As the boss of three health start-ups in three decades, Bill Hunter considered many risks in his career. His corporate bank going bust was not among them.
While Silicon Valley Bank (SVB) was fighting to raise capital or find a buyer last week, Hunter was on a flight from Las Vegas to Vancouver, Canada. By the time he landed three hours later, SVB had been shut down and taken over by US regulators after what’s been described as the first Twitter-fuelled bank run.
The collapse, the biggest bank failure in the US since the 2008 financial crisis, has sent shockwaves across the tech sector, which SVB had catered to for four decades.
While the US federal government has stepped in to assure its clients would have access to their full deposits, entrepreneurs worry that the bank’s downfall will leave a big void and that cash to finance their ventures may dry up.
Founded in 1983, SVB had established itself as the go-to lender for US start-ups viewed as too risky by more traditional banks. As of last year, it did business with nearly half of all venture-backed tech and life science companies in the US.
“These guys specifically focused on the small and emerging companies, and they were the heavyweight in that space,” Hunter told Euronews Next.
“There are little ones here and there, but they had the broadest reach. So it's a blow, and it's going to have an impact for some time to come”.
A special bank
The life sciences and healthcare industry relied heavily on SVB, with about 12 per cent of the bank’s $173 billion (€161 billion) in deposits belonging to companies in that sector.
Nine in 10 start-ups fail within 10 years, and pharma and health tech in particular is an inherently risky business. So when founders go around looking for people to put their faith and money into their ideas, things can get tricky.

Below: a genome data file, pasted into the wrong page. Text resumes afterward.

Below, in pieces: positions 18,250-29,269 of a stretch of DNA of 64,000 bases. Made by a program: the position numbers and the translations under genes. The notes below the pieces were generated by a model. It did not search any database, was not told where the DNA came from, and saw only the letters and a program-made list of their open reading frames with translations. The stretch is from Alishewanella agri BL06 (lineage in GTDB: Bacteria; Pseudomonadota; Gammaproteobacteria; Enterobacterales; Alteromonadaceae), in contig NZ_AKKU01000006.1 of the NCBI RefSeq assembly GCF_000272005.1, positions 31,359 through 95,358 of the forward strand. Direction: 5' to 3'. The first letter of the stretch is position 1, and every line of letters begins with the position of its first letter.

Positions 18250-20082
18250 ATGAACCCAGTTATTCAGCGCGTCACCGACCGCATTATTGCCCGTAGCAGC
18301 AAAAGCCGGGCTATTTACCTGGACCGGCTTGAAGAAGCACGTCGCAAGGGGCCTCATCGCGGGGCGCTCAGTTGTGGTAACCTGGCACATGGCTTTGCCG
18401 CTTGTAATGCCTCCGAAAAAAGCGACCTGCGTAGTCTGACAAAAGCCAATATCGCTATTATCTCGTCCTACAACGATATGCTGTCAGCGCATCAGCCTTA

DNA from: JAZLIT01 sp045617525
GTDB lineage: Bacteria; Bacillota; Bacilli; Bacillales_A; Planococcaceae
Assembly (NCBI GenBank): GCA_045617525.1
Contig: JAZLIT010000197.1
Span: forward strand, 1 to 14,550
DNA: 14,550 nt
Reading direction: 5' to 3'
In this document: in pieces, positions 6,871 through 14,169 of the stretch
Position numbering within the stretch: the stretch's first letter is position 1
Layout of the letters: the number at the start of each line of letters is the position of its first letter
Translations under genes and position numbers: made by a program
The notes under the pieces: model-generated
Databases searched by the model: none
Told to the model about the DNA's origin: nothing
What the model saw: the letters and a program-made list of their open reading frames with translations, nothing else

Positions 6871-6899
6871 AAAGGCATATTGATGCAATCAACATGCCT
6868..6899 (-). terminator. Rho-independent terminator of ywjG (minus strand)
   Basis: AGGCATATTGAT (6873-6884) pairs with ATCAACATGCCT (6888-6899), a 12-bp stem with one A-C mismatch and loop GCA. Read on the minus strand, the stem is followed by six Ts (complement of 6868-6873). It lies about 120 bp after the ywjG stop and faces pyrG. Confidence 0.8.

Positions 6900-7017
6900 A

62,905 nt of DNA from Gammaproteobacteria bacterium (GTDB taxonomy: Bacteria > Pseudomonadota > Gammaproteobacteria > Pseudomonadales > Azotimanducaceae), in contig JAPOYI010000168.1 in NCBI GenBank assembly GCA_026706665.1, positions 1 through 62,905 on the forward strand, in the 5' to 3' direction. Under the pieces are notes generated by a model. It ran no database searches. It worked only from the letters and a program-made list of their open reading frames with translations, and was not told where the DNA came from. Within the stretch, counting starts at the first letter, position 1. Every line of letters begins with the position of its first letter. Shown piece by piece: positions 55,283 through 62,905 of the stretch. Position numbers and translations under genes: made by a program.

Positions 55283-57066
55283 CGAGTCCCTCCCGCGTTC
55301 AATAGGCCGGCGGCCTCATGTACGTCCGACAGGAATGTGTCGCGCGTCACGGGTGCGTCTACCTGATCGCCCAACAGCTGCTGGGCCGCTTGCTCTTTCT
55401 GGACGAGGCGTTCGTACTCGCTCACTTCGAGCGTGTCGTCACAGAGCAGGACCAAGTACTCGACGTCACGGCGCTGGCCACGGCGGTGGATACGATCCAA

With his previous start-up, a speciality pharmaceutical company in Switzerland, Hunter said he struggled to simply open a corporate bank account.
“A lot of banks don't want your money, even a decent amount of money. With $25-30 million [€23-28 million], you'd think: no problem opening a bank account. You'd be surprised,” he said.
“You're not making any money when you're starting out, so you're constantly drawing down, you're not adding in. So they're like: ‘you know what? I just don't need this hassle’”.
That’s where having SVB made a real difference; by providing young entrepreneurs with a bank account and precious support to get started, hire a team, set up payroll and dream big.
SVB lent these founders money, including when their companies didn’t have a positive cash flow yet, and helped them raise equity early on.
“They were kind of the central bank that connected venture capitalists to entrepreneurs. That's where you want to go. If you're trying to raise money and you want to go to a conference and meet 100 investors, not five investors, that's the place to go,” Hunter said.
The irony with the collapse of tech’s beloved bank is that it was largely fuelled by tech itself - from digital banking making money transfers much easier to panic spreading on social media and in private WhatsApp chat groups.
SVB customers withdrew $42 billion (€39 billion) in a single day last week, leaving the bank with nearly $1 billion (€930 million) in negative cash balance, according to a regulatory filing.
Many entrepreneurs said that the bank’s struggles posed an existential threat to their own business - the one they’d worked so hard to build - and they were terrified at the idea of no longer being able to pay their staff and invoices.
“I was shocked. My sister’s bank was SVB, she had around $2 million (€1.9 million) in there. She was very worried, I helped her open another bank account over the weekend,” said Ke Cheng, founder and president of HistoWiz, a biotech company that automates the processing and digitising of tissue samples for pharma and academia.
Since her own company’s deposits were mostly safe outside of SVB, Cheng took to LinkedIn to offer her help to affected start-ups in her area, Miami.
She explained that at the height of the COVID-19 pandemic, the Trump administration’s exceptional Paycheck Protection Program had saved her company, which became profitable, and now was “the time to give back to the local community and preserve innovation in the American economy”.